It’s June 14, 2012, and Stephanie O’Reilly knows what she’ll be doing virtually every weekend for the rest of this year. She’ll be at one conformation show, then at performance trials for all but five of them.

She doesn’t work for the American Kennel Club or the United States Dog Agility Association, nor is she a professional handler. O’Reilly will simply be taking her four Irish Water Spaniels around the regions surrounding her Germantown, Md., home, working on their titles and giving them the chance to do what they love best – pleasing her.

These aren’t just any Irish Water Spaniels, of course. ‘Scout,’ 11, was chosen specifically to be a performance dog. She is O’Reilly’s second dog of the breed. Her first, Ildanoch Southern Seeker CD NA NAJ WC, ‘Drake,’ got her started in agility and field work. He couldn’t be shown, however, because he had an undescended testicle. Unfortunately, at age 4, he contracted Lyme disease, and it attacked his kidneys. “He was diagnosed on a Friday and died on a Monday,” O’Reilly says.

‘Drake’ is the Irish Water Spaniel that got Stephanie O’Reilly started in agility and field work. He died at age 4 after Lyme disease destroyed his kidneys.

O’Reilly moved to Irish Water Spaniels after doing obedience with her two Great Danes. “If you have a couple of pets with obedience issues, you get into obedience,” she says.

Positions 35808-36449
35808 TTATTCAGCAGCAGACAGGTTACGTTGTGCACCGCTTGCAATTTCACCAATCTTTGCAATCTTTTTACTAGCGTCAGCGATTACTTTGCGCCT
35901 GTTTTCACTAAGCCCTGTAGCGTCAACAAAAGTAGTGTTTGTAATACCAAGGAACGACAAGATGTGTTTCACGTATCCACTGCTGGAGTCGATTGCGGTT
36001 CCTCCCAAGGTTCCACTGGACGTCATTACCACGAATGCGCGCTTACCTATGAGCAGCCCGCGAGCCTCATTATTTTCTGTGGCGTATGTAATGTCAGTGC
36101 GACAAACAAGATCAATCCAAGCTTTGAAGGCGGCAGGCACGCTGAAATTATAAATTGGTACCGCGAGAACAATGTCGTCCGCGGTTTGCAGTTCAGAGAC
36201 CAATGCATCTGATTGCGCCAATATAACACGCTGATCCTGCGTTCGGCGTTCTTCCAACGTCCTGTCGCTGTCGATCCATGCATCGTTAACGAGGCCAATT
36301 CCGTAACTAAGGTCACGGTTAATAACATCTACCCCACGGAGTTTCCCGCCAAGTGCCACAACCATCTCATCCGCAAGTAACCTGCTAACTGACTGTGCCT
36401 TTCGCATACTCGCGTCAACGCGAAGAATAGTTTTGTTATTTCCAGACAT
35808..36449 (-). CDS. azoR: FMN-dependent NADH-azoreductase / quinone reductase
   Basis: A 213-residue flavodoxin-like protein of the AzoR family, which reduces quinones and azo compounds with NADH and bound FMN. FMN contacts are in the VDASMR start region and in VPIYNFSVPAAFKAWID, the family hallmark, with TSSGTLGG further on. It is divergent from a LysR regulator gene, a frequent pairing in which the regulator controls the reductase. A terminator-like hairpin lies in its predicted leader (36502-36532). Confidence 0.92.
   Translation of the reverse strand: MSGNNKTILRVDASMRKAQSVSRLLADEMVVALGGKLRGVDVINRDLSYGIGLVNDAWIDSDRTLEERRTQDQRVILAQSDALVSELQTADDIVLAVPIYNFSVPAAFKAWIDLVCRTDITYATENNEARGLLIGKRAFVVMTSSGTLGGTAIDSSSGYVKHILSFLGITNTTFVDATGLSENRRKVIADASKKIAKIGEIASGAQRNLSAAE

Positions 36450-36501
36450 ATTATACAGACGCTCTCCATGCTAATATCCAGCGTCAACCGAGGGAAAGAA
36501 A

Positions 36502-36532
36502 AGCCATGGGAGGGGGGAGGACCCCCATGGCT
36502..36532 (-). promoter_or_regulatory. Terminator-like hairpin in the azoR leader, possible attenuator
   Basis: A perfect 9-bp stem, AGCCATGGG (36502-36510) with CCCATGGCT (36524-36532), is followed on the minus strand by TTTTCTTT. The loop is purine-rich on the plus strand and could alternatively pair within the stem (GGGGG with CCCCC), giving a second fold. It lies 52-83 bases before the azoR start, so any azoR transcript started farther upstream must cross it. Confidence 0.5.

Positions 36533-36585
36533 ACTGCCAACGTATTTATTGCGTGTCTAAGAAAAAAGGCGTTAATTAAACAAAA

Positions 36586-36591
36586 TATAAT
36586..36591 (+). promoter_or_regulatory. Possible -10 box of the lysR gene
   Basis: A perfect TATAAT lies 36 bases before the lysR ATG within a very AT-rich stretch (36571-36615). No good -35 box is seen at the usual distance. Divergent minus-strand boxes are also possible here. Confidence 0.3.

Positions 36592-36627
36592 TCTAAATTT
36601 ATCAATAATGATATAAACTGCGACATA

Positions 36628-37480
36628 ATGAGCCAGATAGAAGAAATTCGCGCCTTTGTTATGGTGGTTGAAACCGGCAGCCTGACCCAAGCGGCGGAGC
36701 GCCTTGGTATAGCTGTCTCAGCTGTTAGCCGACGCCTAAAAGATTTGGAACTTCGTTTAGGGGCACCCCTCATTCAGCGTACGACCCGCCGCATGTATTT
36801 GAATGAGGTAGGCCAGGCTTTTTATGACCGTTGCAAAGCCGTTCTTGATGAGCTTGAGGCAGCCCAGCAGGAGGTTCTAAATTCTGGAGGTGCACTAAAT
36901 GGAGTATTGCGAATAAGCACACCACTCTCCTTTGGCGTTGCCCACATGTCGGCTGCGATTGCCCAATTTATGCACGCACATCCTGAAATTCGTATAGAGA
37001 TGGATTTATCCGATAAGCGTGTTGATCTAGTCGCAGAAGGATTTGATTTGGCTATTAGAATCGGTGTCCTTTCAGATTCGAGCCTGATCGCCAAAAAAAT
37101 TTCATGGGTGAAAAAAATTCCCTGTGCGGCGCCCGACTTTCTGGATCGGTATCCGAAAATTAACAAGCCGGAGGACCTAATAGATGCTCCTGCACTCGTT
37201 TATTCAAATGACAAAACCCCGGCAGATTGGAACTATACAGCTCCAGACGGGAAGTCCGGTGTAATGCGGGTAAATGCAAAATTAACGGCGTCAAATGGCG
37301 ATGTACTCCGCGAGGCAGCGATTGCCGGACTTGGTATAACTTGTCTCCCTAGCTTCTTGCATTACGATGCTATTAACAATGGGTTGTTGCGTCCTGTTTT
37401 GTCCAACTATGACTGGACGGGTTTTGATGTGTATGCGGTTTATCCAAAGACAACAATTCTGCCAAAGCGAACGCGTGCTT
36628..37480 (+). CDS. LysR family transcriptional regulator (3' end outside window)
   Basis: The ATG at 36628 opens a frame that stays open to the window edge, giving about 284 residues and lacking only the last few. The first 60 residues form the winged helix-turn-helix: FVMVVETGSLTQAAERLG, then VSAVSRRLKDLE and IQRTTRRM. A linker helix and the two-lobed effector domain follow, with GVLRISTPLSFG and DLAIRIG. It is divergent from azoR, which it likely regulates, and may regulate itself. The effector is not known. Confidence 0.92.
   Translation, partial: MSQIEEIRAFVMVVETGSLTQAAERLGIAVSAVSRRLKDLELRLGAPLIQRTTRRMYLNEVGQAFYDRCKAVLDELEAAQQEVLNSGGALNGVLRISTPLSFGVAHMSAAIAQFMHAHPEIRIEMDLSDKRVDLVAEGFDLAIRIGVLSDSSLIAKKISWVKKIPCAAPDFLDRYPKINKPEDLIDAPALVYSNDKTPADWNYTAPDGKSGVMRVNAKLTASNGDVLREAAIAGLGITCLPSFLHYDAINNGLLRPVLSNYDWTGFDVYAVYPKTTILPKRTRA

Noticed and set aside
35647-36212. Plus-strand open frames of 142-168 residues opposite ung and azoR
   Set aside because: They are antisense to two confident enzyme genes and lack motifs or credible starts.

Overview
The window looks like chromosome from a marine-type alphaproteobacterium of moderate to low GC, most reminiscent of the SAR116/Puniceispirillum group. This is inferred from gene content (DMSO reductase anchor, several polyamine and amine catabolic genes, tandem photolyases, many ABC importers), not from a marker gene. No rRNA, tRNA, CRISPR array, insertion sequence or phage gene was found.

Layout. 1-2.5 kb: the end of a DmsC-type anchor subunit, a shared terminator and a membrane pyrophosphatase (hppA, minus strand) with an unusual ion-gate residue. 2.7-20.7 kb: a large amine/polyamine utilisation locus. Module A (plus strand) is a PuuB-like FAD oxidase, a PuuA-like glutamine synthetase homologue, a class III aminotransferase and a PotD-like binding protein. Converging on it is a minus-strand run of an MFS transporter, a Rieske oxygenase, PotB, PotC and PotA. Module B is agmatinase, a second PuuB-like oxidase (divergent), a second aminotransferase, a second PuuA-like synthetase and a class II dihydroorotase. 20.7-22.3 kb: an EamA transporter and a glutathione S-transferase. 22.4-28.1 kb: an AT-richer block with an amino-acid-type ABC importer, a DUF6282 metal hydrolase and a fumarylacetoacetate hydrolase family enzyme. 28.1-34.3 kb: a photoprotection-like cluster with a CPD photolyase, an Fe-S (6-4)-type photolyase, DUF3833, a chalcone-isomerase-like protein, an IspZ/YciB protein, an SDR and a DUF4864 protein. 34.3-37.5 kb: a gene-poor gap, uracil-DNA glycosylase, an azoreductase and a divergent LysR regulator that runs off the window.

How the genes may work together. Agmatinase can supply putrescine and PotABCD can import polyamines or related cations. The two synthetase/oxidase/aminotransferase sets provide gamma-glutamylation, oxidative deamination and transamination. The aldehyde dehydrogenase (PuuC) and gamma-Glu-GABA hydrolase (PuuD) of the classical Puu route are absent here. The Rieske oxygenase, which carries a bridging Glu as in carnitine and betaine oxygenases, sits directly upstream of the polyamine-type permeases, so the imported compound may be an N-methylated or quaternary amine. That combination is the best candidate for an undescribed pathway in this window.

When they had passed on, she “looked for something else” that would live longer and be healthier, “something with drive and other abilities to do things more than just obedience,” she says. “I was interested in starting in agility.”

Upon moving to Maryland from Delaware, O’Reilly found herself living next door to a woman with an Irish Water Spaniel. “We got to be friends. She wanted to go to her first specialty, but didn’t want to go alone. I was so impressed with what these dogs could do. One day they’re in the field or doing agility. The next, they’re in the ring.”

By the time Drake turned 2, O’Reilly had “fallen in love with the breed.”

Stephanie O’Reilly’s second IWS, ‘Scout,’ shown here in the obedience ring, is the first in a line of successful performance dogs. Photo courtesy of Jeremy Kezer.